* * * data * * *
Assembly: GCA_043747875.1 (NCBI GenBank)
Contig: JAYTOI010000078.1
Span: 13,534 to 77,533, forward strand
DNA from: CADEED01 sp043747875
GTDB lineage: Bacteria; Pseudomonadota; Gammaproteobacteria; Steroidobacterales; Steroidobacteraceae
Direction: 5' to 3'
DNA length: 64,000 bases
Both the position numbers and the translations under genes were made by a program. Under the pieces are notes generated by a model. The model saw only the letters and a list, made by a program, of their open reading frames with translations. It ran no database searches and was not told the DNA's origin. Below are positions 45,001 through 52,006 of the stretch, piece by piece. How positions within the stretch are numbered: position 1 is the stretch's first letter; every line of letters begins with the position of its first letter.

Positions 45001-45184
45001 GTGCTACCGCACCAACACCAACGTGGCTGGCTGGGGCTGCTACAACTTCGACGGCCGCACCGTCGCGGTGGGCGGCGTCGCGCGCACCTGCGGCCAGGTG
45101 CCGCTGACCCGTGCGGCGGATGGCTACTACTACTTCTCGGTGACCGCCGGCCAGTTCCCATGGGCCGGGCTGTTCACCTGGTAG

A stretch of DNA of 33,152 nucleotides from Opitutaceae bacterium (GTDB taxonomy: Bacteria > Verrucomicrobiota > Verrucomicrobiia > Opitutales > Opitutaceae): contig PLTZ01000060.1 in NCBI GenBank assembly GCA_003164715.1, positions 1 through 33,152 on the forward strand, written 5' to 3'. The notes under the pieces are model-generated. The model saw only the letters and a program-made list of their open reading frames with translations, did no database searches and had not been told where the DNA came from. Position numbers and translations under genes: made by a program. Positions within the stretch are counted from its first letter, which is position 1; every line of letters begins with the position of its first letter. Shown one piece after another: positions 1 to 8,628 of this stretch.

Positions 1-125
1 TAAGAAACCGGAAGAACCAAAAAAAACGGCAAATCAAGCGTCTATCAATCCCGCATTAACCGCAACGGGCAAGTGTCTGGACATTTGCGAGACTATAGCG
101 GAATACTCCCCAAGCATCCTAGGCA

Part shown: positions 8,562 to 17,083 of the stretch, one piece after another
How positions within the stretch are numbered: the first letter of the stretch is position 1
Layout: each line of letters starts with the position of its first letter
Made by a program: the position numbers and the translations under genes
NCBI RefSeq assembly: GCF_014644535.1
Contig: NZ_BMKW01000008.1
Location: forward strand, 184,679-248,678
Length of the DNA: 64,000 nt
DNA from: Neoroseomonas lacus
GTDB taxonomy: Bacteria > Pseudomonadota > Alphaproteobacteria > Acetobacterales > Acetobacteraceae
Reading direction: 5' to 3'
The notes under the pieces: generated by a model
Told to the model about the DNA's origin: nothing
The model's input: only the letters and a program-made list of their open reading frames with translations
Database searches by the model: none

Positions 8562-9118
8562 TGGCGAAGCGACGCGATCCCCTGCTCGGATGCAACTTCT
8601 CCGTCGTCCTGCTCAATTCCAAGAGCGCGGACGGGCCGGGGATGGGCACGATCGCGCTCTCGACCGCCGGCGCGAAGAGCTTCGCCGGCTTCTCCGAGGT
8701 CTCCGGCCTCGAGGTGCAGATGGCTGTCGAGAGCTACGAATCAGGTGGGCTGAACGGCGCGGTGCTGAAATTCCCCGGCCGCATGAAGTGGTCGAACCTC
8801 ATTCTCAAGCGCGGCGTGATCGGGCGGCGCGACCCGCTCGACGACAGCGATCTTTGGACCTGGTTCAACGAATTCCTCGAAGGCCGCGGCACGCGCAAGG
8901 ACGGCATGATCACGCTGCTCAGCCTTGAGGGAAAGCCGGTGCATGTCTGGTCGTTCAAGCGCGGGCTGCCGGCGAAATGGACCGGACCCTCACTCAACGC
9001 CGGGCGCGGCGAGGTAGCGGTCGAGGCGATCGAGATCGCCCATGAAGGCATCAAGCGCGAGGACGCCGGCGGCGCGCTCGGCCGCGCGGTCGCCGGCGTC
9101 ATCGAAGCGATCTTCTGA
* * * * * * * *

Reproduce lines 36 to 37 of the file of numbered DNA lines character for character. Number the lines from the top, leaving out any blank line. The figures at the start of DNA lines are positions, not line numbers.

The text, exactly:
8901 ACGGCATGATCACGCTGCTCAGCCTTGAGGGAAAGCCGGTGCATGTCTGGTCGTTCAAGCGCGGGCTGCCGGCGAAATGGACCGGACCCTCACTCAACGC
9001 CGGGCGCGGCGAGGTAGCGGTCGAGGCGATCGAGATCGCCCATGAAGGCATCAAGCGCGAGGACGCCGGCGGCGCGCTCGGCCGCGCGGTCGCCGGCGTC